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On Light, Shadows and Experience

Deirdre Bailey and Jenna Callaghan

We began a recent investigation into Light and Shadows in Grade 4 by posing the question “What is Light?” to our students. Before beginning the conversation, we reminded students that the world is not nearly as concrete or easily-understood as over-simplified statements of "fact" might often imply. We talked about how scientists are by nature inquisitive, always open to possibility and a reinvention of old ideas. We suggested that throughout our inquiry, they too might have the potential to share a completely new perspective, contribute to making new discoveries and either support or disprove current thoughts. With two of us in the classroom, we were able to capture some of our students’ opening ideas about 'Light' and have embedded them below.



Jenna
The complexity of the idea that the world is not completely knowable left me with an uneasy feeling this week as I was forced to acknowledge that even as the “teacher” I too have to admit that I just don’t have all the answers. Our opening conversation with students about Light was followed by an investigation into “What Light Isn’t”, and as students explored how to create and manipulate shadows in the classroom they were asking extraordinary questions; questions that I just didn’t always know how to respond to correctly. While scouring resources in order to continue to investigate the topic, I voiced my concern about not having all the answers to Deirdre. The conversation that unfolded was an important reminder for me of my real purpose as a teacher and the resulting understandings will certainly guide my role through the rest of this exploration.

Our role as teachers is not to be an “expert” in every subject and topic within the curriculum we teach. Education is learner-centred; it is no longer about the teacher as the source of all answers or holder of knowledge, and it wouldn’t be real to pretend that we could provide an answer to every question our students might ask. Our role is certainly to have an evolving understanding and curiosity for the ideas we explore in Science, but more importantly it is to be experienced in how to be a researcher, how to ask meaningful questions, and how to be genuinely curious about the way things in this world work. If we presume to always know the answer to every question that is asked there is no doubt that learning will be less meaningful for students. Who wants to investigate, only to be “given the answers” in the end? What is necessary is that we guide students, give them the tools to look for answers themselves, and continue to demonstrate passion for living in a way that is open to possibility. When students are asking questions that we don’t know the answers to, they are curious enough to look for answers. When we explore these ideas together, we are on our way to doing what good teachers should be doing.

Deirdre
My conversation with Jenna reminded me of how uncomfortable it can feel to be put in a space where there is the expectation that as teachers, we are the holders of all relevant knowledge. The perception that we should have all the answers is outdated and impossible. To paraphrase David Jardine in his article On the Nature of Inquiry: The Experienced Teacher: “it is troublesome to expect that teachers should have final, foreclosing or definitive knowledge, such that further experiences become less necessary, possible or interesting.” That said, acknowledging that teachers should not expect or presume to know everything about Light and Shadows before embarking on an investigation into the topic does not mean that we simply turn things over to the students and step back. Rather, it should be because of our own investigations into the topic that we are properly attuned to detecting important ideas, questions or opportunities in the students’ questions. I don’t have all the answers, but it is because of my own research and passionate interest in the subject that I am capable of helping the students identify the right questions. As Sharon Friesen reminds us in her brilliant EdTalk on Creating Knowledge Building Environments, “teachers can’t let go of good quality teaching. They must guide and steward student learning in a deliberate and intentional way. Capture and captivate student interests and learning so they can take their best next step forward.”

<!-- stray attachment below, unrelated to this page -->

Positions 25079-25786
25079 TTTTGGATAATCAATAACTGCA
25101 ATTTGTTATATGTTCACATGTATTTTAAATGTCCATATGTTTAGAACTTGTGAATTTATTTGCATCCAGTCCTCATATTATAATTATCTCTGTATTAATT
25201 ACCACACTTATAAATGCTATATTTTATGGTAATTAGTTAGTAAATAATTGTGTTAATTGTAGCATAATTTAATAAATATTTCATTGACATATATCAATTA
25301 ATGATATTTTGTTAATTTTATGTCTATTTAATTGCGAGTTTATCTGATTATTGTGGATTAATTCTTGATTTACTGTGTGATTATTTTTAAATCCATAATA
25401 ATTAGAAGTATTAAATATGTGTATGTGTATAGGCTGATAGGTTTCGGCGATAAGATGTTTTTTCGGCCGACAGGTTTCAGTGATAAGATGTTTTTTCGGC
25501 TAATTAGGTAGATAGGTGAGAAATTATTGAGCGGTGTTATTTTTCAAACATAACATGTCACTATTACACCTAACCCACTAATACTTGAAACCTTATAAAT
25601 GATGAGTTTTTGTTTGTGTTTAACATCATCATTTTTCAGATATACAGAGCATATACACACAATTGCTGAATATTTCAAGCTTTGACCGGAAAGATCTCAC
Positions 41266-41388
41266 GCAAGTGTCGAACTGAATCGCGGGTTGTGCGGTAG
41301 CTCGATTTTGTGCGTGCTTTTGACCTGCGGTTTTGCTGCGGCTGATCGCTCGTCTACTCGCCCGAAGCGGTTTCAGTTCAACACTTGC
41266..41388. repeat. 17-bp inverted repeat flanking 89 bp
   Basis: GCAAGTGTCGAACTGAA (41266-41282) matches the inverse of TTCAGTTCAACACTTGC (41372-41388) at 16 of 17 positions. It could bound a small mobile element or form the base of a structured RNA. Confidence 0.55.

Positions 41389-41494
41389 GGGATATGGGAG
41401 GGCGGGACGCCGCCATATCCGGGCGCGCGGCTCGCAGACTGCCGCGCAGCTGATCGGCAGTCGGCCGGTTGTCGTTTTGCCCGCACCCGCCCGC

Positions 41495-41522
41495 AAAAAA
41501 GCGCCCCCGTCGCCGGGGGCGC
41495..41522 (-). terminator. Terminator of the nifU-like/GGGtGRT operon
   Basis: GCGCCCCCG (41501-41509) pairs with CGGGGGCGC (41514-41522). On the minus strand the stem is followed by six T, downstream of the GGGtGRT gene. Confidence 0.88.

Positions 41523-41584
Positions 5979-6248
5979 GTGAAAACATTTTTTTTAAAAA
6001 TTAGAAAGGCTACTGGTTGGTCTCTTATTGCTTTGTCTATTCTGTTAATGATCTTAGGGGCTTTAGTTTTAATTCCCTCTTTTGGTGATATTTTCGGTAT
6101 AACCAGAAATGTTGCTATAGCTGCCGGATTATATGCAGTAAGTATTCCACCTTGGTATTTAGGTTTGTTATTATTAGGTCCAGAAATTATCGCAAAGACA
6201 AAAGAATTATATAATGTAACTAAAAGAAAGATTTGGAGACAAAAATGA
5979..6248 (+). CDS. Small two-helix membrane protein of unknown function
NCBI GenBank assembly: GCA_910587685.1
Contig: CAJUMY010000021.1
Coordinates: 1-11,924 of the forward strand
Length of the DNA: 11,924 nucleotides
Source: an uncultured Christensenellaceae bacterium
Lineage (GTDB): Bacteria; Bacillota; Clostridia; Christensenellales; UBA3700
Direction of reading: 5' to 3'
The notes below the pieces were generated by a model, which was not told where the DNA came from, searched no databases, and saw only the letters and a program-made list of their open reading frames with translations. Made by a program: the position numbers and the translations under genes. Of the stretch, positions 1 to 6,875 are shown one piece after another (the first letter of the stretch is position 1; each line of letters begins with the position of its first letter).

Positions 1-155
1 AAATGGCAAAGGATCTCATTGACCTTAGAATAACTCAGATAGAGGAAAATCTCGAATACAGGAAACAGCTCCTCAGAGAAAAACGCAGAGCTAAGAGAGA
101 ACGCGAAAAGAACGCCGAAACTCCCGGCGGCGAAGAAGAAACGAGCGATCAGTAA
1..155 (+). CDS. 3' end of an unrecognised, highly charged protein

More to come as we continue to push each other to bump up against what we think we know to be true.

Link to our "Light and Shadows" Planning Document (In progress...)

Blog cross-posted on Savouring the Ish

2 comments:

Mike MacKenzie said...

Getting insight into your planning process with Planning Document is VERY valuable...

As to your conversation about the teacher being an expert, there is no way you can have all of the answers with the way you teach... I bet you'll come out learning a ton from the students' questions as you explore this topic with them! It's awful to see teachers restrict student learning by only teaching what they're 100% comfortable with.

Thanks for this!

Garry McKinnon said...

Deirdre and Jenna;it is fascinating to read about your experiences in joining with your grade 4 students in making meaning of the question, "what is light?". The video clip very effectively demonstrates how you worked as a partner teacher/student teacher team in having the students take on the disposition of a scientist.I appreciate how you both shared your insights and reflections relating to the process of addressing a question that many adults would find challenging. You demonstrate risk-taking as teachers in exploring complex questions in science. The insights shared by the students are very impressive.

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